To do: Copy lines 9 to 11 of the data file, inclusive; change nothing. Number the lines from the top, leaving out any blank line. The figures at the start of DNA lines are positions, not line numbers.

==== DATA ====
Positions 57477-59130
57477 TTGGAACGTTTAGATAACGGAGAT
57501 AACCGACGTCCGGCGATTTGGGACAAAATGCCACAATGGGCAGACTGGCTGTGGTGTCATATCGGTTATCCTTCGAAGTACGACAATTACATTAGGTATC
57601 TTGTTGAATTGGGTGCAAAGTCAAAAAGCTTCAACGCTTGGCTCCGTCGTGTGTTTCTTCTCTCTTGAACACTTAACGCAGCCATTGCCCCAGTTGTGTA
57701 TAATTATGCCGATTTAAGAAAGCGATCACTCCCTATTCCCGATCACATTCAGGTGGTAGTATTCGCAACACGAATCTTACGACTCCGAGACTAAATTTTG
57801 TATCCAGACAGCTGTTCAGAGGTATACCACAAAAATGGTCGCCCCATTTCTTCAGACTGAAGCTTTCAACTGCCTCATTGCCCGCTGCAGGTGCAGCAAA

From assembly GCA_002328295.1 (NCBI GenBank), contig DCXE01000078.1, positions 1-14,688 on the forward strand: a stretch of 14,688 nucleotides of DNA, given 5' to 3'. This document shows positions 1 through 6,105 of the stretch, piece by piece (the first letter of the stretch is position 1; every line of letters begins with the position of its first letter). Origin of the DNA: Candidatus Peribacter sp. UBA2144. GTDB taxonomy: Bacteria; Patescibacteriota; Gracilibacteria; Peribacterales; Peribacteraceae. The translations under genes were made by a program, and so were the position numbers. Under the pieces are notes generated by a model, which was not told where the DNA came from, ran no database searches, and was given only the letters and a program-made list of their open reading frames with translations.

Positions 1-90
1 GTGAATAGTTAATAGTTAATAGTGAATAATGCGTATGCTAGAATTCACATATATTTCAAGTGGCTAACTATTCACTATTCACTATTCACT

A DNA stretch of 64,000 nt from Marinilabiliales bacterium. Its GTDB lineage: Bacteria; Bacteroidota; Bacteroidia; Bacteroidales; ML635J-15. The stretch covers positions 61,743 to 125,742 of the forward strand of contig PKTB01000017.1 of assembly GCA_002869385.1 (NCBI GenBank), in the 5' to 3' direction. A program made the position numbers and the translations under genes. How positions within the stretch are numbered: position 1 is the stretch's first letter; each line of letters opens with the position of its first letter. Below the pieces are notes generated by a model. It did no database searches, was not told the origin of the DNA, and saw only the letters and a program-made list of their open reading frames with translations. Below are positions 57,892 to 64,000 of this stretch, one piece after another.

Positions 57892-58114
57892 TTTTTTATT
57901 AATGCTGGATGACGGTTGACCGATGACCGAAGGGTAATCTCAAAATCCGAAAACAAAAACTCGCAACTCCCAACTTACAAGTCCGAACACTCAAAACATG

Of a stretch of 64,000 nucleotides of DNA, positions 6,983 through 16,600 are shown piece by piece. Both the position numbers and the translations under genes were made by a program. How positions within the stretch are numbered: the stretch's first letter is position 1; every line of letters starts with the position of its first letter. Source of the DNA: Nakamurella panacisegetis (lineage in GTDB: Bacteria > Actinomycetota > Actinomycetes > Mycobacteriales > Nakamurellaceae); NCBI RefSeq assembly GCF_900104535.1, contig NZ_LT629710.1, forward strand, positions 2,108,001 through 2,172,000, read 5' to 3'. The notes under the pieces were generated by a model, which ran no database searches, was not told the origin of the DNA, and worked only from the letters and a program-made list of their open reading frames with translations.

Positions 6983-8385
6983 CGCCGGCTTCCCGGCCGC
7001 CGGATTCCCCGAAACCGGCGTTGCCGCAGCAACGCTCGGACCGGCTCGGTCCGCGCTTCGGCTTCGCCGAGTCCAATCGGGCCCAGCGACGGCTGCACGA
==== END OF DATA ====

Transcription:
1 GTGAATAGTTAATAGTTAATAGTGAATAATGCGTATGCTAGAATTCACATATATTTCAAGTGGCTAACTATTCACTATTCACTATTCACT

A DNA stretch of 64,000 nt from Marinilabiliales bacterium. Its GTDB lineage: Bacteria; Bacteroidota; Bacteroidia; Bacteroidales; ML635J-15. The stretch covers positions 61,743 to 125,742 of the forward strand of contig PKTB01000017.1 of assembly GCA_002869385.1 (NCBI GenBank), in the 5' to 3' direction. A program made the position numbers and the translations under genes. How positions within the stretch are numbered: position 1 is the stretch's first letter; each line of letters opens with the position of its first letter. Below the pieces are notes generated by a model. It did no database searches, was not told the origin of the DNA, and saw only the letters and a program-made list of their open reading frames with translations. Below are positions 57,892 to 64,000 of this stretch, one piece after another.

Positions 57892-58114